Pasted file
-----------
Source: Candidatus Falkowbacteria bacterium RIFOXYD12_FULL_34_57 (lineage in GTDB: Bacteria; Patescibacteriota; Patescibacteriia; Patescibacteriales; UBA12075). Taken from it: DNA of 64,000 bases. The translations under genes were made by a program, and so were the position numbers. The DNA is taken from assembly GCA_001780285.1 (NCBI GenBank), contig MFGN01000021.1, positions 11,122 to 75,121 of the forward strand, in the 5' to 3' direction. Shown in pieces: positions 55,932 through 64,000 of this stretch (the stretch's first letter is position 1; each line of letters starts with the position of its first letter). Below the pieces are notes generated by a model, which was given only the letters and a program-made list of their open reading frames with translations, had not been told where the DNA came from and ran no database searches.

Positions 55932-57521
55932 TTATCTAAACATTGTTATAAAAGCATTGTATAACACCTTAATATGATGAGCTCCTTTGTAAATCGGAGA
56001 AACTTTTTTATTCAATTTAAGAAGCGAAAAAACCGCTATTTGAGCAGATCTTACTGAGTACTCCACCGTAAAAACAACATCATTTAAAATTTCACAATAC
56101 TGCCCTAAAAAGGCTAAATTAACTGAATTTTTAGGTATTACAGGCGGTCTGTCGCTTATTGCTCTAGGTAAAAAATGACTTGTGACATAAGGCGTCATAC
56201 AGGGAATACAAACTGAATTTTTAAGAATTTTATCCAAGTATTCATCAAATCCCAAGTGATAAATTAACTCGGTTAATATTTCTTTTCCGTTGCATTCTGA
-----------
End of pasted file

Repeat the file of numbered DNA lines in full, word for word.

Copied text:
Source: Candidatus Falkowbacteria bacterium RIFOXYD12_FULL_34_57 (lineage in GTDB: Bacteria; Patescibacteriota; Patescibacteriia; Patescibacteriales; UBA12075). Taken from it: DNA of 64,000 bases. The translations under genes were made by a program, and so were the position numbers. The DNA is taken from assembly GCA_001780285.1 (NCBI GenBank), contig MFGN01000021.1, positions 11,122 to 75,121 of the forward strand, in the 5' to 3' direction. Shown in pieces: positions 55,932 through 64,000 of this stretch (the stretch's first letter is position 1; each line of letters starts with the position of its first letter). Below the pieces are notes generated by a model, which was given only the letters and a program-made list of their open reading frames with translations, had not been told where the DNA came from and ran no database searches.

Positions 55932-57521
55932 TTATCTAAACATTGTTATAAAAGCATTGTATAACACCTTAATATGATGAGCTCCTTTGTAAATCGGAGA
56001 AACTTTTTTATTCAATTTAAGAAGCGAAAAAACCGCTATTTGAGCAGATCTTACTGAGTACTCCACCGTAAAAACAACATCATTTAAAATTTCACAATAC
56101 TGCCCTAAAAAGGCTAAATTAACTGAATTTTTAGGTATTACAGGCGGTCTGTCGCTTATTGCTCTAGGTAAAAAATGACTTGTGACATAAGGCGTCATAC
56201 AGGGAATACAAACTGAATTTTTAAGAATTTTATCCAAGTATTCATCAAATCCCAAGTGATAAATTAACTCGGTTAATATTTCTTTTCCGTTGCATTCTGA